A drug developed by the French company MedDay Pharmaceuticals has failed to treat progressive forms of multiple sclerosis in a phase III trial.
The 642 patients recruited into the trial received either a placebo or a high dose of pharmaceutical-grade Biotin, also known as vitamin B₇. The patients had various forms of the autoimmune condition multiple sclerosis where disability progresses without the symptom flare-ups found in its most common form.
Over 15 months, the drug failed to reverse or slow the progression of disability. This places the company in a tricky situation, as the drug candidate met the same endpoints in a previous phase III trial, which recruited 154 patients.
In multiple sclerosis, the immune system attacks ‘sheaths’ that protect nerve cells, causing severe disability. Drugs approved by the FDA to slow progressive forms of the condition include the antibody drug ocrelizumab and oral drugs cladribine and diroximel. However, there are no treatments for progressive forms of the condition that are designed to restore the sheaths once destroyed, and reverse disability.
MedDay’s biotin drug is designed to slow or even reverse the progression of multiple sclerosis via two mechanisms. First, it activates metabolic processes that protect the nerve cell, and second, it activates proteins in the cell that repair the protective sheath.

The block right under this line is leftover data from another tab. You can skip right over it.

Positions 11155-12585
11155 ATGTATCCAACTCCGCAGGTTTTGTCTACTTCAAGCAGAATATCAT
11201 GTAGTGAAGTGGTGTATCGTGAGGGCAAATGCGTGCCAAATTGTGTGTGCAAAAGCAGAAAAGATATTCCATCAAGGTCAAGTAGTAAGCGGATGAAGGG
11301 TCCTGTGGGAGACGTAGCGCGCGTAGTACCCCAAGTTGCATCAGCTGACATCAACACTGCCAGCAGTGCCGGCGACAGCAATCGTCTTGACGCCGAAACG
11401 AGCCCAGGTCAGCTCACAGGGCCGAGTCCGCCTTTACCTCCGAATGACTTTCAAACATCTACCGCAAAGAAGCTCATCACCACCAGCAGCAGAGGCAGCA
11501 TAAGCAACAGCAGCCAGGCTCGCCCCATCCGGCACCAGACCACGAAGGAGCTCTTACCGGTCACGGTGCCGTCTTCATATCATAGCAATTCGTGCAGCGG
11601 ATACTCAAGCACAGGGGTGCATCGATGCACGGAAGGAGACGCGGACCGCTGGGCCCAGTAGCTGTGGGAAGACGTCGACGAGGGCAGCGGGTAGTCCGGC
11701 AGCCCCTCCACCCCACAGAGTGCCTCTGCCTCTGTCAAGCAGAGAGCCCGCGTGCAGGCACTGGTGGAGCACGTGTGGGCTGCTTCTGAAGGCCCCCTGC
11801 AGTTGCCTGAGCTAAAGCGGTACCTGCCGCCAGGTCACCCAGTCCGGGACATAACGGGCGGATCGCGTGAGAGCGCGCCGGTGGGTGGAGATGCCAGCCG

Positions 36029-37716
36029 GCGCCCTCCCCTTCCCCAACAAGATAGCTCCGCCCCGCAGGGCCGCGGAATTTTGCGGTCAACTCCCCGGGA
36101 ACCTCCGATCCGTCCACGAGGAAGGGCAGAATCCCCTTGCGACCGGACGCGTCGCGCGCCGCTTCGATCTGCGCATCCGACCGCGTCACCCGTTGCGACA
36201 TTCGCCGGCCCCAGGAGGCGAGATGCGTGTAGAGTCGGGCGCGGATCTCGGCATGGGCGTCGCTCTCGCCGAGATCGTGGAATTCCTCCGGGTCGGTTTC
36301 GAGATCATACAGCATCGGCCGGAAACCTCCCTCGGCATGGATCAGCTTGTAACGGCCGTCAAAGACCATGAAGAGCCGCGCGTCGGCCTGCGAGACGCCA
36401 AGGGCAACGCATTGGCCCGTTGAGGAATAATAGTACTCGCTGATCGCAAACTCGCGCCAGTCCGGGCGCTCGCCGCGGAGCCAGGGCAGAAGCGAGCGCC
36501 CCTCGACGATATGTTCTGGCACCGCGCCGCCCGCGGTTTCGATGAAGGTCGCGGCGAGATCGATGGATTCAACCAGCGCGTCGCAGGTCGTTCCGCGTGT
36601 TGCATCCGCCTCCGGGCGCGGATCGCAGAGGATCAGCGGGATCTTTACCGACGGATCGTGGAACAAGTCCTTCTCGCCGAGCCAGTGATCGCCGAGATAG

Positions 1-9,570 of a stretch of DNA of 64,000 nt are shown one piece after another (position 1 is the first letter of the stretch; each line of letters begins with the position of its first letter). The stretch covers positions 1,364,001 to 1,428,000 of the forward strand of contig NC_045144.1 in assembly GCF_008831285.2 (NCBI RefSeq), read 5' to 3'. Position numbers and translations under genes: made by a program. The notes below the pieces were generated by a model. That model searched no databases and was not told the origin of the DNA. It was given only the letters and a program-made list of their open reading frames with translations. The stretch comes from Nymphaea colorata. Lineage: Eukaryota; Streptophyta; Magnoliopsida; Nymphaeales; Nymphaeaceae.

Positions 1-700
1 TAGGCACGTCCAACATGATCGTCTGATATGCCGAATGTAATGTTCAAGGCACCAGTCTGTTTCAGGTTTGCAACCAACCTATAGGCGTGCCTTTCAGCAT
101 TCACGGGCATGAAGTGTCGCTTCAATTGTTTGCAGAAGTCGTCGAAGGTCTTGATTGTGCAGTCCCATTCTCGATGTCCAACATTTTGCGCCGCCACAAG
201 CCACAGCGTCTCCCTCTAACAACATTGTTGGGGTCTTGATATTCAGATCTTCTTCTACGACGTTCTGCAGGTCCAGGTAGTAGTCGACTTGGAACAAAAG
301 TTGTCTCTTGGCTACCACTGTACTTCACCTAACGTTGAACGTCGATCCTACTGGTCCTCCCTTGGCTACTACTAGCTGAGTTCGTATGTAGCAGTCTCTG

After this setback, MedDay will now talk to regulators and evaluate the trial data. “I remain confident of the importance of the neurometabolic approach to neurodegenerative diseases with high unmet medical need,” stated Frédéric Sedel, MedDay’s CSO and co-founder.
In addition to multiple sclerosis, MedDay Pharma is testing the same drug in other clinical programs. The company is running a phase II trial of the drug in the rare condition Charcot-Marie-Tooth disease, and a phase I trial in hepatic encephalopathy, where the brain is damaged by toxins from underlying liver disease.
Many companies are aiming to slow the progression of multiple sclerosis, and most are targeting inflammation. One exception to this trend is the Swiss company GeNeuro, which is testing a phase II-stage drug designed to stop the disease by targeting a viral gene hidden in our genomes since ancient times. This gene is believed by some to be abnormally expressed in multiple sclerosis, and thus partly responsible for the disease.
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